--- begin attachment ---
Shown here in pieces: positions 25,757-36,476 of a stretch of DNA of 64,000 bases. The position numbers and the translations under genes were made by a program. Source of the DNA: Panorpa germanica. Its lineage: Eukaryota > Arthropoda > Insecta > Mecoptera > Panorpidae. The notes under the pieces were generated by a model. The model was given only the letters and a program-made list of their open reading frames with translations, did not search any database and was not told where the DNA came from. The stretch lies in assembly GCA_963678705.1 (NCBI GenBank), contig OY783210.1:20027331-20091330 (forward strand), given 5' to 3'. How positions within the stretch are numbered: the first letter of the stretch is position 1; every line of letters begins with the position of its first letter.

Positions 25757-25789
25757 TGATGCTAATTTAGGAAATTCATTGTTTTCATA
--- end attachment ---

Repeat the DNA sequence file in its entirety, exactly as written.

Shown here in pieces: positions 25,757-36,476 of a stretch of DNA of 64,000 bases. The position numbers and the translations under genes were made by a program. Source of the DNA: Panorpa germanica. Its lineage: Eukaryota > Arthropoda > Insecta > Mecoptera > Panorpidae. The notes under the pieces were generated by a model. The model was given only the letters and a program-made list of their open reading frames with translations, did not search any database and was not told where the DNA came from. The stretch lies in assembly GCA_963678705.1 (NCBI GenBank), contig OY783210.1:20027331-20091330 (forward strand), given 5' to 3'. How positions within the stretch are numbered: the first letter of the stretch is position 1; every line of letters begins with the position of its first letter.

Positions 25757-25789
25757 TGATGCTAATTTAGGAAATTCATTGTTTTCATA